I found the following topic on FGF - http://www.fixedgearfever.com/modules.p ... sc&start=0
Gentlemen....just to add to the myth, if you can cast your minds back to the 2000 Sydney Olympic Games, and remember that the German Teams Pursuit were the first team to ever break 4 minutes. Then it was told that they all used 180mm cranks, and so we all tried to change. Subsequent revelations will suggest that it was something other than long cranks that won them the gold and set that time.
To add to this comical scenario, in the early 2000s NZ employed one of the most succesful endurance track coaches the world had seen, a man who took Australia to many many world and Olympic titles through the early 90s. When he came to NZ he would make the riders all train on the track with a certain length crank, and then on race day increase the crank length. This without any changes to position... well hello..if you have set the rider up in their optimal position...and then change something...its not optimal anymore!!!!!!!!!! Unfortunately when I inherited the NZ Team, there were still a couple of guys that would still do this...and they still do. When I asked why this was done to the respective coach...he couldnt give me a categoric answer.
With our Pursuiters, we have some big guys...and we tried all sorts of crank lengths from 170-180mm, and I have to tell you that most went better on 172.5mm.
But to add a little fuel to this firey debate... consider this..if your car gets a flat and you have to change the wheel..you get the jack out to lift the car...if you hold the handle close to the jack..its difficult to lift and push...but if you hold the handle right at the end where you have more leverage...it is far easier to use.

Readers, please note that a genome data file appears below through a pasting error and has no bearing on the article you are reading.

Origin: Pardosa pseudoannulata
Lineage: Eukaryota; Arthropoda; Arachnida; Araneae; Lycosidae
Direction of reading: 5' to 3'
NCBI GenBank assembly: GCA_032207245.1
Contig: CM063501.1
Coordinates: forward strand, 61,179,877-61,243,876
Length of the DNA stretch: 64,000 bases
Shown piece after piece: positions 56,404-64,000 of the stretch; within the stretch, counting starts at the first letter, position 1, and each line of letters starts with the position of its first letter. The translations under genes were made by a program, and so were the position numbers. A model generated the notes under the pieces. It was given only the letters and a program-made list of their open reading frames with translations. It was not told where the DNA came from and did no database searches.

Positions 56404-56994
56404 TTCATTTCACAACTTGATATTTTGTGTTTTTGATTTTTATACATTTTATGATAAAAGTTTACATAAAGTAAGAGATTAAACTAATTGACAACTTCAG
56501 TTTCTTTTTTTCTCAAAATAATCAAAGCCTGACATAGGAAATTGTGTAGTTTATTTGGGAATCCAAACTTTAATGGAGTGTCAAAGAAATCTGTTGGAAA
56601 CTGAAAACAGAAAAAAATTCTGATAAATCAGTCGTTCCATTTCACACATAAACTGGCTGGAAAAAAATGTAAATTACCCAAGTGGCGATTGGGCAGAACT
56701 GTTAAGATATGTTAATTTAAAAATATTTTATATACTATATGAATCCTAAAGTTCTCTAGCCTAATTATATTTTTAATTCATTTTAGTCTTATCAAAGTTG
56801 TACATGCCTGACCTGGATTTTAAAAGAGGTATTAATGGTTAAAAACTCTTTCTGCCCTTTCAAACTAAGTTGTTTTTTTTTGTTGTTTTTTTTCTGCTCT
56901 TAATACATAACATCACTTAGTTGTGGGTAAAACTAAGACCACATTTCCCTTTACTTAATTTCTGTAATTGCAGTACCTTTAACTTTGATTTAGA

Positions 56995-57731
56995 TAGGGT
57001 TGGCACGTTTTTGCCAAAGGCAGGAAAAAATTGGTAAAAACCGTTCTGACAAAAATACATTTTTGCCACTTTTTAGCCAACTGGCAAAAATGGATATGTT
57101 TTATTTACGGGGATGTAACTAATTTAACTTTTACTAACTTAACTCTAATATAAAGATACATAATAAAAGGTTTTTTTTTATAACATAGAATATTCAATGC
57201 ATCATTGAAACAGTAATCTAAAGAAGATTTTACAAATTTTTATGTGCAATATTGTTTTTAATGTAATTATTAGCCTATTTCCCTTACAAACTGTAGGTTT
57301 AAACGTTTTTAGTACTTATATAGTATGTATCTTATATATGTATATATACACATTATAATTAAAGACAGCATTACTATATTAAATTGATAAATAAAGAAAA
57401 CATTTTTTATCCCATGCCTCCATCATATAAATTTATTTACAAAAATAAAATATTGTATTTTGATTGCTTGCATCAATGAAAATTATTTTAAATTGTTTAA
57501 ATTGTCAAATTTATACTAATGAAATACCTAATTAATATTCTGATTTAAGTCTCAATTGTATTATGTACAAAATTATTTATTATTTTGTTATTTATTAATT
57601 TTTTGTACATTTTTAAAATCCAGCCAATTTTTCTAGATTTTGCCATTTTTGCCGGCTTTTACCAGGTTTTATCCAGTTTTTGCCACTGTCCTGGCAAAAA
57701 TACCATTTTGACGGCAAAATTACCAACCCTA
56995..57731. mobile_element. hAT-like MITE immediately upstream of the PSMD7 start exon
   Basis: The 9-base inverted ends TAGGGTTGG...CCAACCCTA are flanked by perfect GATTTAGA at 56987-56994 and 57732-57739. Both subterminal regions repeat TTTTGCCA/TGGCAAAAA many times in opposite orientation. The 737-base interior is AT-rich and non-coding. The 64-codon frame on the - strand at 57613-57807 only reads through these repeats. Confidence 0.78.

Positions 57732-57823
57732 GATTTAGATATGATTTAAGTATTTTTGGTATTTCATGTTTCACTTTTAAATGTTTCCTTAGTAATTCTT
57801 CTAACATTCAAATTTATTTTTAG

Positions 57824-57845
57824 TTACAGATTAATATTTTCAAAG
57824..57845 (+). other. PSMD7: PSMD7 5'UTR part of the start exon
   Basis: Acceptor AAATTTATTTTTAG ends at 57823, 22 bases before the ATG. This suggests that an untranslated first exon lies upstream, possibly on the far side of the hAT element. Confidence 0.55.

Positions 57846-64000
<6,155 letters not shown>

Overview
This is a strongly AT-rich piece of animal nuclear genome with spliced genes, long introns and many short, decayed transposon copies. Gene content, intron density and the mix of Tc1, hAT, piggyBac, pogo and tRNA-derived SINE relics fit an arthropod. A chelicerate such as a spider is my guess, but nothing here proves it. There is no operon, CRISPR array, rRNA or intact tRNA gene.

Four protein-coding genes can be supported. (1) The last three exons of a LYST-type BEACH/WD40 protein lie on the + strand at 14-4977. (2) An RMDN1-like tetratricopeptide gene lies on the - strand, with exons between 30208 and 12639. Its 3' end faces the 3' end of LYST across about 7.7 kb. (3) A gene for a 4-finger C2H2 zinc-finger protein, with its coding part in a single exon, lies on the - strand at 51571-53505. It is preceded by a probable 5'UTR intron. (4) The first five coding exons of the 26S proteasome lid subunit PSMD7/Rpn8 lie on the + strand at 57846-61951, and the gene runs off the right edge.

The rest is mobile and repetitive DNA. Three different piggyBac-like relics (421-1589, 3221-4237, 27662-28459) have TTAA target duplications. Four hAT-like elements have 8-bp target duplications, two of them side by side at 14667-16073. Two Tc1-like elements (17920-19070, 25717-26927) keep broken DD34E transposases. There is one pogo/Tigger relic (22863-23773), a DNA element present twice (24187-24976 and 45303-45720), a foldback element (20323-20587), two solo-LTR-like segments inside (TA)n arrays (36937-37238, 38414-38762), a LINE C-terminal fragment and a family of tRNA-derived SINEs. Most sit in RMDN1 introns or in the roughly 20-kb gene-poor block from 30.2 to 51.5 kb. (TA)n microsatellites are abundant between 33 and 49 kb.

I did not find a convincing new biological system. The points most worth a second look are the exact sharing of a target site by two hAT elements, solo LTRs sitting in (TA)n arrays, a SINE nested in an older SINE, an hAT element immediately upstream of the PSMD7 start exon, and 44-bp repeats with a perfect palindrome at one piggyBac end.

That is where the theory of a longer lever is easier.
So...this is my opinion for what it is worth...power is measured through the bottom bracket, or rear wheel and as such it doesnt measure the actual force on the pedals. It measures power output, but not specific power through the pedal. Even though the crank is longer and at the pedal is easier to turn at slow rates, the cadence doesnt alter irrespective of what crank length you use...but....your pedal speed does increase as the crank is lengthened... because it has further to travel through 1 rpm.
Therefore a longer crank should assist with acceleration to a given cadence, but then the reverse occurs..the faster the cadence the less efficient your pedalling becomes because of biomechanics, and of course he fact that with the longer crank the pedal speed is increased.
Maybe Im right..maybe Im wrong...
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